10 best foods for arthritis sufferers in 2022

10 best foods for arthritis sufferers in 2022

10 best foods for arthritis sufferers in 2022
10 best foods for arthritis sufferers in 2022

If you have arthritis, you know just how devastating this condition can be.

Arthritis is a term given to a class of diseases that cause pain, swelling, stiffness, and roughness in the joints. It can affect people of all ages, races, and ethnic backgrounds.

There are many types of arthritis. Osteoarthritis is one of the types that develops in the joints. Another type is rheumatoid arthritis, an autoimmune disease in which your immune system attacks your joints.

Fortunately, there are many foods that can reduce inflammation and may help relieve some of the joint pain associated with arthritis.

In fact, one survey found that 24% of people with rheumatoid arthritis reported that their diet had an effect on how severe their symptoms were.

This article will look at 10 of the best foods to eat if you have arthritis.

1. Fatty fish is good for you if you have arthritis

Fatty fish varieties such as salmon, mackerel, sardines, and trout are rich in omega-3 fatty acids, which have been shown to have powerful anti-inflammatory effects.

In one small study, 33 participants were fed either fatty fish, lean fish, or lean meat four times each week. After eight weeks, the fatty fish group had experienced a decrease in levels of certain compounds linked to inflammation.

An analysis of 17 studies found that supplementing with omega-3 fatty acids reduced joint pain severity, morning stiffness, the number of painful joints and patients' use of pain relievers in rheumatoid arthritis patients.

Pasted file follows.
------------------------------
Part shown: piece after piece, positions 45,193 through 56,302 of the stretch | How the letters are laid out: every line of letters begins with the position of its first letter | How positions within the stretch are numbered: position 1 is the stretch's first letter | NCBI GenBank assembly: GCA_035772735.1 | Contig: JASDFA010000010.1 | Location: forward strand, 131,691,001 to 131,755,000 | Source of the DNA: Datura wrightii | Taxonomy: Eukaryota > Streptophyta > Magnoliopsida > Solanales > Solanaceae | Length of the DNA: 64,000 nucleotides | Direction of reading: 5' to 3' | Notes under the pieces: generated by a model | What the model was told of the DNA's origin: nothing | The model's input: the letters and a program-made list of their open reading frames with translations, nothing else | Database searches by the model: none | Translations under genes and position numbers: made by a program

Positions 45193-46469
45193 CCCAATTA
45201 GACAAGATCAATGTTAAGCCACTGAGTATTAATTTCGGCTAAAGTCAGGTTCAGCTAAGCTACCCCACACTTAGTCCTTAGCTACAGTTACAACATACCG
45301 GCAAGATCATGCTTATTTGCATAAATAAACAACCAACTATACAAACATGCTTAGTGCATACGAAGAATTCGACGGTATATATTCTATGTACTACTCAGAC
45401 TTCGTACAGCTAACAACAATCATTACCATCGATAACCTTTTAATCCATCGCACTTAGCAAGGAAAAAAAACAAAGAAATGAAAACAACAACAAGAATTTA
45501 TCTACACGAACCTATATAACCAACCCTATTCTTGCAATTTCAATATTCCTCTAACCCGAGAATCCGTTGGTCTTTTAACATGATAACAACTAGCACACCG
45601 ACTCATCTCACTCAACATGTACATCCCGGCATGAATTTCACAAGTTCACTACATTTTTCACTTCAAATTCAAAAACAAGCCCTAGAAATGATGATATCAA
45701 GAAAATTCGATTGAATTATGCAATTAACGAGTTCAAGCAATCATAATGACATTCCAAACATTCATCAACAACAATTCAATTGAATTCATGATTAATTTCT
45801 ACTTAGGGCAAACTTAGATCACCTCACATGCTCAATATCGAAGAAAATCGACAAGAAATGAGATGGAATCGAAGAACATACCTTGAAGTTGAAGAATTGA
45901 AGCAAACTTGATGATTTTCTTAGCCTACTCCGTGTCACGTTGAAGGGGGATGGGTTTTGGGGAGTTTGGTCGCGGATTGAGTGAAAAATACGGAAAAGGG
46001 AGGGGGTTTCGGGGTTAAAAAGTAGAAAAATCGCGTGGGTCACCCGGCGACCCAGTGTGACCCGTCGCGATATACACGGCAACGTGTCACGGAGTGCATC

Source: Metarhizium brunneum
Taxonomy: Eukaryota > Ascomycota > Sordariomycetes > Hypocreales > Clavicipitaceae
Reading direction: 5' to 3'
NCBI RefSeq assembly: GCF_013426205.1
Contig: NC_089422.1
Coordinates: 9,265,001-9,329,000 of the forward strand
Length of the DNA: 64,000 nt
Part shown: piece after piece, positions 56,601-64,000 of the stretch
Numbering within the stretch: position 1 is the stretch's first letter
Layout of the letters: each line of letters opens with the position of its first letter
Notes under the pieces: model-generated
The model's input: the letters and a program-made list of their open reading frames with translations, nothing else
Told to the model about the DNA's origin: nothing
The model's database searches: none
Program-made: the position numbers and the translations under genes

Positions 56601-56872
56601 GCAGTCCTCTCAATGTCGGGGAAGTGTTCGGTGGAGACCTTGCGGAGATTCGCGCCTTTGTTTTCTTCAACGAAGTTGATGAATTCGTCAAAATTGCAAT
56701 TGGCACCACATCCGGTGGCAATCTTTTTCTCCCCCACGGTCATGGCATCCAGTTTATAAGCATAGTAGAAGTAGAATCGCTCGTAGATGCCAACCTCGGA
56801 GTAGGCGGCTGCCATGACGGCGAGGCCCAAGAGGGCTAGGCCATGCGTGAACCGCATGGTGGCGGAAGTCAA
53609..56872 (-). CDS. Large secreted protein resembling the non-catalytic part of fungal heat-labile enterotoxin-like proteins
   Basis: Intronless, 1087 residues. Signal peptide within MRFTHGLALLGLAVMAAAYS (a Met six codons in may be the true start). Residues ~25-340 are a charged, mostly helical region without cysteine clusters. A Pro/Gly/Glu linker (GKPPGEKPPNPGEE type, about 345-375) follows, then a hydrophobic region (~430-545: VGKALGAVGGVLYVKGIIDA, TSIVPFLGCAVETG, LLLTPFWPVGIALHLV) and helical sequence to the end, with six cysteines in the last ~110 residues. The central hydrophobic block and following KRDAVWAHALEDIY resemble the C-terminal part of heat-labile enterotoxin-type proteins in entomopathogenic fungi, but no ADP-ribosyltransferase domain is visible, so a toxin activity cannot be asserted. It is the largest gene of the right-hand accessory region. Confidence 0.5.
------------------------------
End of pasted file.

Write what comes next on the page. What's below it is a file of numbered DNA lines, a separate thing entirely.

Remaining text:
Similarly, a test-tube study showed that omega-3 fatty acids reduced several inflammatory markers that contribute to osteoporosis.

Fish is also a good source of vitamin D, which can help prevent vitamin D deficiency in your body. Multiple studies have found that rheumatoid arthritis may be associated with low levels of vitamin D, which may contribute to symptoms.

The American Heart Association recommends including at least two servings of fatty fish in your diet each week to benefit from the beneficial anti-inflammatory properties.

Fatty fish is high in omega-3 fatty acids and vitamin D, both of which may be helpful in reducing inflammation and the severity of arthritis symptoms.

2. Garlic

Garlic is full of health benefits. In some test-tube studies, garlic and its components have been shown to have anti-cancer properties. They also contain compounds that may reduce the risk of heart disease and dementia.

Additionally, garlic has been shown to have an anti-inflammatory effect that may help reduce arthritis symptoms.

In fact, some research has shown that garlic may enhance the function of certain immune cells to help strengthen the immune system.

In one study, researchers analyzed the diets of 1,082 twins. They found that those who ate more garlic had a lower risk of developing osteoporosis, likely thanks to garlic's powerful anti-inflammatory properties.

Another test-tube study showed that a specific ingredient in garlic can reduce some of the inflammatory markers associated with arthritis.

Adding garlic to your diet can benefit both arthritis symptoms and overall health.

Studies in humans and test tubes have found that garlic has

It has anti-inflammatory properties, and that taking it may be associated with a lower risk of infection

with osteoporosis.

3. Ginger

Besides adding flavor to teas, soups, and desserts, ginger may also help relieve symptoms of arthritis.

A 2001 study evaluated the effects of ginger extract in 261 patients with osteoarthritis of the knee. After six weeks, 63% of the participants saw an improvement in their knee pain.

One test-tube study also found that ginger and its components inhibited the production of substances that promote inflammation in the body.

Another study found that treating mice with ginger extract reduced levels of a specific inflammatory marker linked to arthritis.